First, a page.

The region’s seven advanced economies all feature in the top 20 of the GCI rankings and three of the world’s seven most competitive economies – Singapore (2, 83.5), Japan (5, 82.5) and Hong Kong SAR (7, 82.3) – stem from the region. Most boast world-class physical and digital infrastructure and connectivity, macroeconomic stability, strong human capital and well-developed financial systems. However, performance on the innovation ecosystem is uneven.
Among the region’s emerging markets, the picture is more diverse. Malaysia (25, 74.4) and China (28, 72.6) are less than 30 points to the competitiveness frontier (the highest score on the GCI) and on par with many advanced economies. The largest ASEAN economies – Indonesia, the Philippines, Viet Nam and Thailand – as well as Brunei Darussalam are 40 points or less to the frontier. Finally, Mongolia (99, 52.7), Cambodia (110, 50.2) and Lao PDR (112, 49.3) are only halfway to the frontier, reflecting major weaknesses that threaten sustained growth.
Australia ranks 14 overall (78.9), up one spot from 2017, four places ahead of New Zealand (18, 77.5). The Republic of Korea ranks 15 overall (78.8), Indonesia positioned 45 overall (64.9).
South Asia continues to show strong economic growth and an improved macroeconomic outlook on the back of reforms in some of the world’s largest countries. GDP growth is expected to pick up in 2018, reaching an average of 7.1%, confirming the region as one of the world’s fastest-growing. India, which ranks 58 (62.0), remains the region’s main driving force.
In spite of growing international flows, South Asia remains the region with the lowest trade penetration in the world. While some countries in the region have managed to localize segments of global industries – in terms of both services and manufactured goods – all will need to increase their innovation capacity and technological readiness in order to move towards higher value-added processes and productions.
Middle East and North Africa
After a slowdown in 2017, growth in the MENA region is expected to bounce back this year. After facing the peak of financial turmoil, oil-exporting countries are continuing to reduce fiscal imbalances. This is expected to improve domestic demand and economic activity in non-oil industries, while future trends for the oil sector remain unsure due to uncertainty on both prices and production levels.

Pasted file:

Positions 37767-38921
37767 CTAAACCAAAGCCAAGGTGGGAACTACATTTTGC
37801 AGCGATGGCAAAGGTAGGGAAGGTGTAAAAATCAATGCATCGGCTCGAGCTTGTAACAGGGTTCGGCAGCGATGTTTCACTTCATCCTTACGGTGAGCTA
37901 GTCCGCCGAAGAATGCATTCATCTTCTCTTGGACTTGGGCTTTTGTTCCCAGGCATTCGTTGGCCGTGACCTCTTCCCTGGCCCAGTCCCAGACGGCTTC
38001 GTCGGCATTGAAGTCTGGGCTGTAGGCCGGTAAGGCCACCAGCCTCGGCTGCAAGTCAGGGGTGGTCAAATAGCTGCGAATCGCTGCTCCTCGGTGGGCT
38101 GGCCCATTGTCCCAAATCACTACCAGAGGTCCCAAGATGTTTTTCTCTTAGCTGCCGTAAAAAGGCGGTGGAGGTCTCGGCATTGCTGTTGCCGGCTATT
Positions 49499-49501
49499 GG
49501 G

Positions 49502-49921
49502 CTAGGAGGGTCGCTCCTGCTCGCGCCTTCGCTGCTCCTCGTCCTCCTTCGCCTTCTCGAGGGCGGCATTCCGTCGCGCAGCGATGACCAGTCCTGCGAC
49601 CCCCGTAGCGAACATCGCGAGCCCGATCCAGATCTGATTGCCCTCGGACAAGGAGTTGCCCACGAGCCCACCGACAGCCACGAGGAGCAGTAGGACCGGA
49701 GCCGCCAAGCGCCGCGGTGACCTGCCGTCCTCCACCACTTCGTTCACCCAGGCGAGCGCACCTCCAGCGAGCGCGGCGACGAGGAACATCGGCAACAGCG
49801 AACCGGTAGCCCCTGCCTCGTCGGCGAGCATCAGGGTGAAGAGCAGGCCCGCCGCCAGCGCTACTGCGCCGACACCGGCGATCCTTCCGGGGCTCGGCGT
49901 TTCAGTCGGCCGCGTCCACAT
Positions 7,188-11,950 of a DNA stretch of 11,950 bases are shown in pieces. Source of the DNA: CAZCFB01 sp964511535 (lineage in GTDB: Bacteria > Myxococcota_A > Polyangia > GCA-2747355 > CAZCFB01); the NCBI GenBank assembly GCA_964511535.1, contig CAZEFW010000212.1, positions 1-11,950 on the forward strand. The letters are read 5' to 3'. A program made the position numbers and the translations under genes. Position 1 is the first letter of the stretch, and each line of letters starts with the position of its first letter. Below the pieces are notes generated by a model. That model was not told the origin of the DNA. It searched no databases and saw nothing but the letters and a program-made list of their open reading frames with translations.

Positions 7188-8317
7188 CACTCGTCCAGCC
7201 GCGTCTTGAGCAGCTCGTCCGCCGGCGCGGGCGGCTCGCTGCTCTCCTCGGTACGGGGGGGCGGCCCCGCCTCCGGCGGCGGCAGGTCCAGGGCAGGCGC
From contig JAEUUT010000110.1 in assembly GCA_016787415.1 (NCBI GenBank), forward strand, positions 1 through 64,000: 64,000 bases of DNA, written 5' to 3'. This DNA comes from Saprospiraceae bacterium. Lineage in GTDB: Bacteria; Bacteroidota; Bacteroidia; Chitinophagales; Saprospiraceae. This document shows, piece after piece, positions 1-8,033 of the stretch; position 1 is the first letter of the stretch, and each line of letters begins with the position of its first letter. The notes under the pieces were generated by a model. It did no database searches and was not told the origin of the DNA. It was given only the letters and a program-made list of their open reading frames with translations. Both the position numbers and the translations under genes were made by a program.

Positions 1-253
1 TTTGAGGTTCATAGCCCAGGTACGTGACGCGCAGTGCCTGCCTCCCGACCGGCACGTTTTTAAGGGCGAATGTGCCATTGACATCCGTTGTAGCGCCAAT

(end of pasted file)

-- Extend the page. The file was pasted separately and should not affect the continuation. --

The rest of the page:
Israel leads the Middle East and North Africa with a score of 76.6 (20). The country has grown to become one of the world’s innovation hubs thanks to a very strong innovation ecosystem. Ranked 27 globally with a score of 73.4, the United Arab Emirates is next in the region in terms of competitiveness. Saudi Arabia ranks 39 overall with a score of 67.5 and can rely on a conducive macroeconomic environment.
The economic prospects of Sub-Saharan Africa are at a crossing point. The average GDP growth of the region has fallen below 5% since 2015 and is expected to grow at 3.4% in 2018. After having benefitted from a period of fast growth driven by strong foreign demand and high commodity prices, economies in the region need to strengthen their fundamentals to become more resilient to commodity price shocks and to compete successfully in the technology-driven global economy.
Kenya, the most competitive economy in East Africa (93, 53.7), is developing into one of the region’s strongest innovation hubs. Mauritius ranks 49 globally (63.7) and achieves the best performance in Sub-Saharan Africa, in line with 2017. South Africa ranks 67 (60.8) and attains the second spot in Sub-Saharan Africa.
4IR: Opportunities and Challenges
With the Fourth Industrial Revolution, humanity has entered a new phase. The 4IR has become the lived reality for millions of people around the world, and is creating new opportunities for business, government and individuals. Yet it also threatens a new divergence and polarization within and between economies and societies.
For the second half of the 20th century, the pathway to development seemed relatively clear: lower-income economies would be expected to develop through progressive industrialization by leveraging low-skilled labor. In the context of the 4IR the sequence has become less clear, particularly as the cost of technology and capital are lower than ever but their successful use relies on a number of other factors.
The results of the GCI reveal the sobering conclusion that most economies are far from the competitiveness “frontier”—the aggregate ideal across all factors of competitiveness. In fact, the global average score of 60 suggests that many economies have yet to implement the measures that would enhance their long-term growth and resilience and broaden opportunities for their populations. In addition, it turned out that countries have a mixed performance across the twelve pillars of the index and that long-standing developmental issues—such as the lack of well-functioning institutions—continue to be a source of friction for competitiveness.
Yet there are bright spots—in the form of economies that outperform their peers and present valuable case studies for learning more about methods to implement the factors of competitiveness.
This article is based on the Global Competitiveness Report 2018, issued by the World Economic Forum (WEF). The complete report is available here.